Symptoms of Autonomic Neuropathy May Suggest Diagnosis of Primary Amyloidosis

Symptoms of Autonomic Neuropathy May Suggest Diagnosis of Primary Amyloidosis
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Researchers presented the main features of primary amyloidosis, showing the need for careful diagnosis in patients that present with neuropathic symptoms, especially autonomic neuropathy, to correctly identify other conditions such as familial amyloid neuropathy (FAP).

The study, titled “Autonomic Neuropathy and Albuminocytologic Dissociation in Cerebrospinal Fluid As the Presenting Features of Primary Amyloidosis: A Case Report,” was published in the journal Frontiers in Neurology.

Autonomic neuropathy refers to a set of symptoms that occur when nerves that manage regular activities such as blood pressure, heart rate, sweating, bowel and bladder emptying, and digestion, are damaged. Neuropathies occur in 35 percent of cases with amyloidosis, but only 7.5 percent of patients present with neuropathy-associated symptoms.

If a patient presents with neuropathy with autonomic failure and end organ involvement (damage occurring in major organs fed by the circulatory system), the symptoms suggest a diagnosis of primary amyloidosis.

The general symptoms of primary amyloidosis include diarrhea, weight loss, and general autonomic failure, but these symptoms can often be misdiagnosed as diabetic neuropathy or CIDP (chronic inflammatory demyelinating polyneuropathy).

There are many different diseases that could contribute to autonomic neuropathy, such as diabetic autonomic neuropathy, amyloid neuropathy, acute and subacute autonomic neuropathies, immune-mediated and paraneoplastic neuropathies, hereditary autonomic neuropathies, and infection-disease related neuropathy.

The plethora of diseases that cause these symptoms make it is very easy for physicians to make a wrong diagnosis, even though a correct diagnosis is very important for early treatment.

Chinese researchers presented a case study of a 60-year-old patient that presented numbness, orthostatic hypotension (decrease in blood pressure from a sudden movement to standing from lying or sitting), and gastrointestinal symptoms. He presented with autonomic neuropathy as the initial symptom and subsequently developed albuminocytologic dissociation (increase in protein levels) in the cerebrospinal fluid (CSF).

A series of tests, such as congo red staining, electromyogram (EMG), lumbar puncture, Bence Jones protein urine test, serum electrophoresis blood test, sural nerve and rectal membrane biopsies, transthyretin (TTR) gene sequencing, and bone marrow puncture were performed to determine a diagnosis.

Congo red staining, which shows the presence of amyloid deposition, was positive for amyloid deposits. Gene sequencing of TTR, a gene associated with a group of disorders called FAP, showed no mutations.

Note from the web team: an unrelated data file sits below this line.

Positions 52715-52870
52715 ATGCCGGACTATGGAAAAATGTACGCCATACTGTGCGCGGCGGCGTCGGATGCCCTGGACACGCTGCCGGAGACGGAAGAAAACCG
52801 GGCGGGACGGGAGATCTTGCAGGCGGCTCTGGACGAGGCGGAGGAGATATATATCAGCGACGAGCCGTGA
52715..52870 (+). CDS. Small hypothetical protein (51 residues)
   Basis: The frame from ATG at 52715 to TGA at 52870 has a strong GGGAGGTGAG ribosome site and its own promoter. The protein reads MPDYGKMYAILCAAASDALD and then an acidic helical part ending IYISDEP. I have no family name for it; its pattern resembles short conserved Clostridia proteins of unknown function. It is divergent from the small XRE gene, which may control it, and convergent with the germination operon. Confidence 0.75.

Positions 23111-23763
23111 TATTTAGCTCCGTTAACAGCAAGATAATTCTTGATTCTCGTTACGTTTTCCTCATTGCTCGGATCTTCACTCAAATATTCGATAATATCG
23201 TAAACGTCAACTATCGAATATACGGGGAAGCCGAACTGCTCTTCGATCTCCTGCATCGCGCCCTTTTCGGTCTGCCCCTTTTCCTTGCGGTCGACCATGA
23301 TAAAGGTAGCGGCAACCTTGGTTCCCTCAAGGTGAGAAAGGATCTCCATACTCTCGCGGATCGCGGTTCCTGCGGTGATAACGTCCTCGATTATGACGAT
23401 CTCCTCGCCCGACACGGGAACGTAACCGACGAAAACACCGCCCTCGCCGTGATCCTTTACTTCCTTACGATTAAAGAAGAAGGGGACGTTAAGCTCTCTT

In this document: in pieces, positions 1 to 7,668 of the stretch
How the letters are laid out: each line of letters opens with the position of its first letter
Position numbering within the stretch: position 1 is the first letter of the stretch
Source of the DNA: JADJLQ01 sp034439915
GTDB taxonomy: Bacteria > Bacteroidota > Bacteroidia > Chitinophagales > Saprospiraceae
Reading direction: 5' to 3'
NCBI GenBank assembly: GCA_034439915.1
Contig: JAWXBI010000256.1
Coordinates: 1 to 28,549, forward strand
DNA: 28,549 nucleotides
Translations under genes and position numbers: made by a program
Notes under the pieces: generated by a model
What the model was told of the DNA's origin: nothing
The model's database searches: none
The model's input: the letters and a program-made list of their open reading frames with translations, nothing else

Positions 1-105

The CSF cell counts, after doing a lumbar puncture, were normal but there was an increase in CSF protein concentration. Blood cell counts, determined through bone marrow puncture, were abnormal, which indicates a bone marrow disorder (including amyloidosis). The EMG results demonstrated the presence of peripheral nerve damage, mostly in the sensory nerve fibers. Through analysis of these results, the neurologists were able to come to a diagnosis of primary amyloidosis.

“We have demonstrated that a diagnosis of amyloidosis should not be ignored in patients presenting with neuropathic onset symptoms, particularly autonomic neuropathy (such as orthostatic hypotension and gastrointestinal symptoms),” the researchers wrote.

“In such patients, neurologists should use caution to differentiate between chronic inflammatory demyelinating polyneuropathy, primary amyloidosis, and familial amyloid neuropathy,” they added.

Early diagnosis of amyloidosis can help treat patients effectively and increase the chance of survival, which is why it is imperative to consider amyloidosis as a potential cause for autonomic neuropathy symptoms.

Iqra holds a MSc in Cellular and Molecular Medicine from the University of Ottawa in Ottawa, Canada. She also holds a BSc in Life Sciences from Queen’s University in Kingston, Canada. Currently, she is completing a PhD in Laboratory Medicine and Pathobiology from the University of Toronto in Toronto, Canada. Her research has ranged from across various disease areas including Alzheimer’s disease, myelodysplastic syndrome, bleeding disorders and rare pediatric brain tumors.
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Iqra holds a MSc in Cellular and Molecular Medicine from the University of Ottawa in Ottawa, Canada. She also holds a BSc in Life Sciences from Queen’s University in Kingston, Canada. Currently, she is completing a PhD in Laboratory Medicine and Pathobiology from the University of Toronto in Toronto, Canada. Her research has ranged from across various disease areas including Alzheimer’s disease, myelodysplastic syndrome, bleeding disorders and rare pediatric brain tumors.
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